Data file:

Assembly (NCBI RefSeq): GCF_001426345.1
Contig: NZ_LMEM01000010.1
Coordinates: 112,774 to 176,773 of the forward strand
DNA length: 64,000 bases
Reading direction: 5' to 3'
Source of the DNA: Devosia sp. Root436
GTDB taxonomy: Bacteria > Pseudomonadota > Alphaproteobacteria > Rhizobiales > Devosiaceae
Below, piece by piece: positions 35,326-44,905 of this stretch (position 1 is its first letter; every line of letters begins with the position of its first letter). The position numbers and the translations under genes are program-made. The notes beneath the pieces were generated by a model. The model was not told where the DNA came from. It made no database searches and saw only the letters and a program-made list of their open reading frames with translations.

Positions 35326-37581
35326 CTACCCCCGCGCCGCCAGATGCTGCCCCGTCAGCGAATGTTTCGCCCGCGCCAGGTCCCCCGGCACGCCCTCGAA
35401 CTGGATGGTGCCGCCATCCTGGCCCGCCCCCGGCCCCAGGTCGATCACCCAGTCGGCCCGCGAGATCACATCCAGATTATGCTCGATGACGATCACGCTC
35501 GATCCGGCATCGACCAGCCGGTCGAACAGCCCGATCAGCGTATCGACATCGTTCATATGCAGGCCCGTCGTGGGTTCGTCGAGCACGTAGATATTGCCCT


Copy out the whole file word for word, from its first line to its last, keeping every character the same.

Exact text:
Assembly (NCBI RefSeq): GCF_001426345.1
Contig: NZ_LMEM01000010.1
Coordinates: 112,774 to 176,773 of the forward strand
DNA length: 64,000 bases
Reading direction: 5' to 3'
Source of the DNA: Devosia sp. Root436
GTDB taxonomy: Bacteria > Pseudomonadota > Alphaproteobacteria > Rhizobiales > Devosiaceae
Below, piece by piece: positions 35,326-44,905 of this stretch (position 1 is its first letter; every line of letters begins with the position of its first letter). The position numbers and the translations under genes are program-made. The notes beneath the pieces were generated by a model. The model was not told where the DNA came from. It made no database searches and saw only the letters and a program-made list of their open reading frames with translations.

Positions 35326-37581
35326 CTACCCCCGCGCCGCCAGATGCTGCCCCGTCAGCGAATGTTTCGCCCGCGCCAGGTCCCCCGGCACGCCCTCGAA
35401 CTGGATGGTGCCGCCATCCTGGCCCGCCCCCGGCCCCAGGTCGATCACCCAGTCGGCCCGCGAGATCACATCCAGATTATGCTCGATGACGATCACGCTC
35501 GATCCGGCATCGACCAGCCGGTCGAACAGCCCGATCAGCGTATCGACATCGTTCATATGCAGGCCCGTCGTGGGTTCGTCGAGCACGTAGATATTGCCCT